A poster for meet john doe.

Unraveling the Truth about the “Helots” in “Meet John Doe” (1941)

Released in 1941, “Meet John Doe” is a classic American film that delves into media manipulation, political corruption, and the power of grassroots movements. Directed by Frank Capra, the movie follows the story of a fictional character named John Doe, who becomes an emblematic symbol of hope during societal unrest. One intriguing aspect of the film is the portrayal of a group called the “Helots,” which significantly shapes the narrative. In this blog post, we will explore the concept of the “Helots” and its significance within the movie.

Understanding the “Helots”:

In “Meet John Doe,” the term “Helots” refers to a group of individuals marginalized and oppressed by the ruling class. The Helots symbolize the common working-class people exploited by the wealthy elite. They are portrayed as the backbone of society, working tirelessly to keep the system running smoothly while receiving little in return.

This is the scene in the movie:

  • Beany: What’s a helot?
  • The Colonel: You’ve ever been broke, sonny?
  • Beany: Sure, mostly often.
  • The Colonel: All right. You’re walking along, not a nickel in your jeans, you’re free as the wind, nobody bothers ya. Hundreds of people pass you by in every line of business: shoes, hats, automobiles, radios, everything, and they’re all nice lovable people and they lets you alone, is that right? Then you get a hold of some dough and what happens, all those nice sweet lovable people become helots, a lotta heels. They begin to creep up on ya, trying to sell ya something: they get long claws and they get a stranglehold on ya, and you squirm and you duck and you holler and you try to push them away but you haven’t got the chance. They gots ya. First thing ya know you own things, a car for instance, now your whole life is messed up with alot more stuff: you get license fees and number plates and gas and oil and taxes and insurance and identification cards and letters and bills and flat tires and dents and traffic tickets and motorcycle cops and tickets and courtrooms and lawers and fines and… a million and one other things. What happens? You’re not the free and happy guy you used to be. You need to have money to pay for all those things, so you go after what the other fellas got. There you are, you’re a helot yourself.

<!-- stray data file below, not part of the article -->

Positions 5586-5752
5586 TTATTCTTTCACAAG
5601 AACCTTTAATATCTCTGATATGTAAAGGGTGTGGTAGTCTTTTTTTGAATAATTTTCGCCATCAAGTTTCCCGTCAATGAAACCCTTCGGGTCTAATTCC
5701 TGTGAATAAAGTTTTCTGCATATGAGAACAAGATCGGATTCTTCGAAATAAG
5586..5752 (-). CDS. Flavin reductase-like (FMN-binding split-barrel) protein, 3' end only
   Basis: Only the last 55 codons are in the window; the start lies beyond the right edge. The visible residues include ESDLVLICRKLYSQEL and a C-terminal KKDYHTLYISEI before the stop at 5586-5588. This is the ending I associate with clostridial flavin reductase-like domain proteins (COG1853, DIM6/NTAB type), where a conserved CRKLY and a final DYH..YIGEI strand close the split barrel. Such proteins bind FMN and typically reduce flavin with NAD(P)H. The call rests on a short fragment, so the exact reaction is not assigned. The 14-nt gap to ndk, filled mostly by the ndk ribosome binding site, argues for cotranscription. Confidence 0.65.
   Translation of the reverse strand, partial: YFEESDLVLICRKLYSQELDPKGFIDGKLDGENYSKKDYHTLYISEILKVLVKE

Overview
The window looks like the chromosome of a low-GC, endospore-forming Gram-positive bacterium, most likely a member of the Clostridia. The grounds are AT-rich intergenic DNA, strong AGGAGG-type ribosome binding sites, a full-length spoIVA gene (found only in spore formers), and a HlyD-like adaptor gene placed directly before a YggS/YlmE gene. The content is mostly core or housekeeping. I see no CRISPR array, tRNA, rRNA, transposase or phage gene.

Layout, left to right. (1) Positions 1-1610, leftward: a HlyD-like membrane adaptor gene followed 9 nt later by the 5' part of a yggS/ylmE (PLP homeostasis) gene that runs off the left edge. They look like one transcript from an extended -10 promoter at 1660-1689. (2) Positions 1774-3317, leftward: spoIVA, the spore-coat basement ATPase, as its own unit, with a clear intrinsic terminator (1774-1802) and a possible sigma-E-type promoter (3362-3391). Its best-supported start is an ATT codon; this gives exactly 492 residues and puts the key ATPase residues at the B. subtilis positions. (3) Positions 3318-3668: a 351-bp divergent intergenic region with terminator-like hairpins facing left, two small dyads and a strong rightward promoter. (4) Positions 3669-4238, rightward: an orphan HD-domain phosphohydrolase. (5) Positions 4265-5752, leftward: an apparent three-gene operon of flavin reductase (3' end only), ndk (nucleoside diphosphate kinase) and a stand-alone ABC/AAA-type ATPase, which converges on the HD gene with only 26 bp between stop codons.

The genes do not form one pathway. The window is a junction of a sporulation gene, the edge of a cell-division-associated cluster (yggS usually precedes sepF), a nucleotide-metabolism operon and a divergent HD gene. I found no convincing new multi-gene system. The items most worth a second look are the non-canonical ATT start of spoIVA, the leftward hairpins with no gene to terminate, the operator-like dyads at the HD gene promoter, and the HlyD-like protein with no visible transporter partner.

Role in the Movie:

The Helots catalyze the film’s plot, highlighting the stark contrast between the privileged few and the struggling masses. They represent the voiceless majority who are often ignored or silenced by those in power. The movie showcases how the Helots, through their collective action, can bring about significant change and challenge the existing social order.

Importance of the “Helots”:

The portrayal of the Helots in “Meet John Doe” emphasizes the need for unity and solidarity among the working class. Their presence underscores the importance of recognizing and addressing social inequality. By highlighting Helots’ struggles, the movie encourages viewers to question the existing power structures and advocate for a fairer society.

Symbolism:

The term “Helots” itself carries historical significance. In ancient Greece, the Helots were a subjugated class of people who worked as serfs for the Spartan society. By drawing on this historical reference, the movie suggests that the exploitation of the working class is not a new phenomenon but a recurring theme throughout history.

Conclusion:

The inclusion of the “Helots” in the movie “Meet John Doe” adds depth and complexity to the narrative, shedding light on the struggles faced by the working class and the importance of collective action. Through their portrayal, the film challenges viewers to reflect on societal inequalities and power dynamics. “Meet John Doe” serves as a reminder that change can be brought about when individuals come together to fight for justice and equality.

Tom Rooney

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